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The Pastoral And Moral Crises That Lie Ahead

January 11, 2017 Our Catholic Faith No Comments

By FR. MARK A. PILON

(Editor’s Note: In the essay below, Fr. Mark A. Pilon, a theologian, says that what we are witnessing today, following the publication of Amoris Laetitia, is a radical adoption of the absolutizing principle of subjective judgments of conscience and private interpretation of all moral norms. This article is reprinted from Catholic World Report with permission. All rights reserved.
(www.catholicworldreport.com/Item/5316/the_pastoral_and
_moral_crises_that_lie_ahead.aspx)

+ + +

There has been a moral and pastoral crisis for the last half century in the Church, but I honestly think we haven’t yet seen anything like what might lie ahead. The 4 Cardinals — I like to call them “The Four Just Men” (coined by the prolific Edgar Wallace a century ago) — have nailed the roots of this threat in their five questions related to the apparent undermining of Church doctrine on intrinsically evil acts and the objective formation of conscience in chapter 8 of Amoris Laetitia (AL). In fact, we are already seeing the very divisive effects of this document’s confusion.
For instance, we are witnessing the very different implementations of AL in different local Churches. Some continue to follow the traditional pastoral practice of the Church which denies Holy Communion to couples living as husband and wife in invalid second unions following divorce. Others call for a case by case resolution where the Catholics involved are encouraged to decide whether this second [adulterous] union is God’s will for them and whether they are allowed to receive Communion.
Thus one American bishop has now encouraged divorced and remarried Catholics to “utilize the internal forum of conscience” in making their decision as to whether they should receive Communion or refrain. In other words, private conscience now trumps the canon law of the Church and the moral law of God.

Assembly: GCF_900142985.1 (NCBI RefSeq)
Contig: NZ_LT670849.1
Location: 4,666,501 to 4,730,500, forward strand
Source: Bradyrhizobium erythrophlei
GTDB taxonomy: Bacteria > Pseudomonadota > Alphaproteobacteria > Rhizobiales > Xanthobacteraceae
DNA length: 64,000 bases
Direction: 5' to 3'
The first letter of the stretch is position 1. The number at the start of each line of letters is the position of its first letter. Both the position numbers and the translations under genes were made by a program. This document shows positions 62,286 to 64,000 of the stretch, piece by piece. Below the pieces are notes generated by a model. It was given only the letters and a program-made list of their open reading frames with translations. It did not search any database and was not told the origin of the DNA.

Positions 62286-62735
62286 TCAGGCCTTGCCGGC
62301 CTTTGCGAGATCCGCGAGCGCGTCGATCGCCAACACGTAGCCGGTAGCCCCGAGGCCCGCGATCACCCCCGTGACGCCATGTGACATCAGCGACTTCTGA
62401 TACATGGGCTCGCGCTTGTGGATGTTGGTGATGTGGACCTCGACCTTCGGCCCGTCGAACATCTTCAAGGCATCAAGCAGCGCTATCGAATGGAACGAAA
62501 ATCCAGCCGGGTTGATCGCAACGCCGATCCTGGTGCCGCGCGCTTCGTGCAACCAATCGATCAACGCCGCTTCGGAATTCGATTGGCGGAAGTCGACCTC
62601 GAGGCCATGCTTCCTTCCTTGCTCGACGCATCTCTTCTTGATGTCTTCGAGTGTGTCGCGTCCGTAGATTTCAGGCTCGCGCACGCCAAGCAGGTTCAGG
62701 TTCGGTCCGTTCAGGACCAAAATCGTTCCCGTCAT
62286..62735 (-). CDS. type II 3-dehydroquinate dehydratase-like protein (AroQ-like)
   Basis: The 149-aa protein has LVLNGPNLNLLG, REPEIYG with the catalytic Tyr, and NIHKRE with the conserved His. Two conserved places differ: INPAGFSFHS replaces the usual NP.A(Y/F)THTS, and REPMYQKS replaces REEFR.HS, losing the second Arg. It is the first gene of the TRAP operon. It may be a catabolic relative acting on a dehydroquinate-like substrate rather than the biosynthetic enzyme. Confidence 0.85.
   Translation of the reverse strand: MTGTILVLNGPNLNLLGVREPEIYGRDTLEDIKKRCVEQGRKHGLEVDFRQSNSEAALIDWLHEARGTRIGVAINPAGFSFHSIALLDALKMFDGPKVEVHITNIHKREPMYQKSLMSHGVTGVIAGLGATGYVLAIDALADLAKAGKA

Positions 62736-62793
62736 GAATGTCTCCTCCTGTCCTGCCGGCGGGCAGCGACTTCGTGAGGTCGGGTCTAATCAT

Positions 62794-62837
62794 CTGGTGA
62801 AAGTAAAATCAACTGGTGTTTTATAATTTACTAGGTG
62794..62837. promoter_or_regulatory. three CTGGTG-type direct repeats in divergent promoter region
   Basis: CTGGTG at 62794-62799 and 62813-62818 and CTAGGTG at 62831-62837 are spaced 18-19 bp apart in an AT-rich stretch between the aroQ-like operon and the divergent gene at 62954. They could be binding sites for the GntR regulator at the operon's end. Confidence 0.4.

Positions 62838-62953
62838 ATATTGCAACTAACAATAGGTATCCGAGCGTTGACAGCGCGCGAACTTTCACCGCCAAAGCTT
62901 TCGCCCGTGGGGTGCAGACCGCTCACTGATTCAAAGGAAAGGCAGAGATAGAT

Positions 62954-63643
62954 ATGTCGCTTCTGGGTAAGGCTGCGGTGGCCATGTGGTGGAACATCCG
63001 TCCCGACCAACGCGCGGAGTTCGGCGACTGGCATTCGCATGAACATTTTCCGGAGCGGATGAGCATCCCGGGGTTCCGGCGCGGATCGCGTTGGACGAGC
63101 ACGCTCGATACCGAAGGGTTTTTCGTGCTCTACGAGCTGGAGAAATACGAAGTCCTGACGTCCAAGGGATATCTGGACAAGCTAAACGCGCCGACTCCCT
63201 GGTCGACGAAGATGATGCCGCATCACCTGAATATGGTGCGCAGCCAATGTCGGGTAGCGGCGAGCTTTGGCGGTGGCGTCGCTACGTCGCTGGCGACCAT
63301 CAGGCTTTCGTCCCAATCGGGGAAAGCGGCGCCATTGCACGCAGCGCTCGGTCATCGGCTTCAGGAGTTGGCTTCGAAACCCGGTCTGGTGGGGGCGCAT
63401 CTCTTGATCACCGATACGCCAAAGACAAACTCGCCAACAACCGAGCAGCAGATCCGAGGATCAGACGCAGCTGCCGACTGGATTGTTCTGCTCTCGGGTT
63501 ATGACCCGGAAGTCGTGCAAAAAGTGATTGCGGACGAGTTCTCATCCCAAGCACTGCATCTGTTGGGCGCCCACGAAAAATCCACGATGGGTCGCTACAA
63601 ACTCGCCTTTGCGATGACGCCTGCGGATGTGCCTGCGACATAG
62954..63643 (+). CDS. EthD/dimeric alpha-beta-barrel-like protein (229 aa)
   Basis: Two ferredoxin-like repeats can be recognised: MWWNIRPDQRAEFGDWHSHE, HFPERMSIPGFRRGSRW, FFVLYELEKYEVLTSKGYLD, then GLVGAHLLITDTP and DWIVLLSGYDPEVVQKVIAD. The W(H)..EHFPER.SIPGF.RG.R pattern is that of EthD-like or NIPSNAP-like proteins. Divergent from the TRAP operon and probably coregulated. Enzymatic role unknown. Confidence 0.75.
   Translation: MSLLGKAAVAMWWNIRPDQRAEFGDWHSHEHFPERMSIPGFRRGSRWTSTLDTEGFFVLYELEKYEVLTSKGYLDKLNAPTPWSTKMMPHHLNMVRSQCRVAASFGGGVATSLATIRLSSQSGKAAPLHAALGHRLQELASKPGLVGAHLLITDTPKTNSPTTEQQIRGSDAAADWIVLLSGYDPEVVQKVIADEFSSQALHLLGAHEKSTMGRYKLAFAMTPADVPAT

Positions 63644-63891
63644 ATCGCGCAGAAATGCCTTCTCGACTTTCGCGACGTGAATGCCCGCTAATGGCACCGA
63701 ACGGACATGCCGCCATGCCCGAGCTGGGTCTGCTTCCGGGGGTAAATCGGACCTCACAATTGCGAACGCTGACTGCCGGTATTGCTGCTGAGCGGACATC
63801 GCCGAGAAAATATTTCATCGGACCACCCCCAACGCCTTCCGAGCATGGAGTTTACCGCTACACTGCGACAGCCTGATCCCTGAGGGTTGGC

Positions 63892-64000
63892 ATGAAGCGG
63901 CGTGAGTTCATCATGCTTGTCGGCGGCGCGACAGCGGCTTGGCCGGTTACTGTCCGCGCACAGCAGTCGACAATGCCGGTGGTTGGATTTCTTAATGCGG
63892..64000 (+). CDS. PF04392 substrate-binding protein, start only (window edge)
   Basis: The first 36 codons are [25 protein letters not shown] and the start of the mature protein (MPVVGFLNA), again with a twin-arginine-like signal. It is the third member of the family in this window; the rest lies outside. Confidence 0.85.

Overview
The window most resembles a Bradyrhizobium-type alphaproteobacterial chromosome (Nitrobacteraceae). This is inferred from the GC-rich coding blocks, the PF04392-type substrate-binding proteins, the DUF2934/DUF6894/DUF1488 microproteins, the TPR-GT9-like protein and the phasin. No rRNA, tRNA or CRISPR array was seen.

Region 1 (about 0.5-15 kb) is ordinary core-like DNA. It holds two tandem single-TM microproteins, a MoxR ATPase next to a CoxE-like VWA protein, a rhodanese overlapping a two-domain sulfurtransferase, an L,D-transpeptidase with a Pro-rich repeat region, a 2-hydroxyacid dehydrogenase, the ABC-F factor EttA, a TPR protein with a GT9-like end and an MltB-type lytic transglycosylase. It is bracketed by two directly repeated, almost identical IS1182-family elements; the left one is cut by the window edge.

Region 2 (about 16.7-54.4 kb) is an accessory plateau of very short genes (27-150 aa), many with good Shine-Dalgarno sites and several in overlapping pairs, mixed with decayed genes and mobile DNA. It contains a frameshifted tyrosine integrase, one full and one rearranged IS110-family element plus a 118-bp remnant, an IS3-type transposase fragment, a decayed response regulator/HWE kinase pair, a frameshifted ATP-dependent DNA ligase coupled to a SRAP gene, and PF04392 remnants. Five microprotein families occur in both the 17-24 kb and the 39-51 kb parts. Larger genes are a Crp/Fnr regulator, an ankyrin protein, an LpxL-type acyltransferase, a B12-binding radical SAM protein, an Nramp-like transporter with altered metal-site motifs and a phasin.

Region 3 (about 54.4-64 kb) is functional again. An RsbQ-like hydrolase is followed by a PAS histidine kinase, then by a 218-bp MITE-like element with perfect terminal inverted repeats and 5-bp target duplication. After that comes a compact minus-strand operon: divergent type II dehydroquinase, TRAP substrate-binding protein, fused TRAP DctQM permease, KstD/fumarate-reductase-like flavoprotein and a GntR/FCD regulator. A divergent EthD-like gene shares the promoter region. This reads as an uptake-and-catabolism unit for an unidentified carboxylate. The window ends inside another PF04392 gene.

Another division arises when an American bishop, now a cardinal,
openly criticizes an American archbishop’s directives regarding Communion for the divorced and remarried as being out of step with the Church. Then there was the unseemly attack of the dean of the Roman Rota,
bitterly criticizing the 4 Cardinals for their supposed betrayal of their office, which evidently requires that they never ask clarification from a Pope, never mind question the actions of a Pope.
Following that divisive incident, an Australian archbishop demeaned the 4 Cardinals by asserting that they are seeking a “false clarity that comes because you don’t address reality.” He went on to say that during the synod he himself “heard voices that sounded very clear and certain but only because they never grappled with the real question or never dealt with the real facts.”
So much for the intelligence, integrity, and pastoral experience of 4 distinguished Cardinals and their supporters!
In another part of the world, an archbishop in Ireland joined the chorus of criticism with this bit of ecclesial wisdom:
“No marriage is lived just in clear and abstract black and white realities. The Church has to understand the grey areas of success and failures, of joys and of disappointments. Repeating doctrinal formulations alone is not the way to accompany people on a difficult journey. . . . Some, even senior Church figures, seem to feel that the affirmation of certainties in an abstract and undoubting way is the only way.”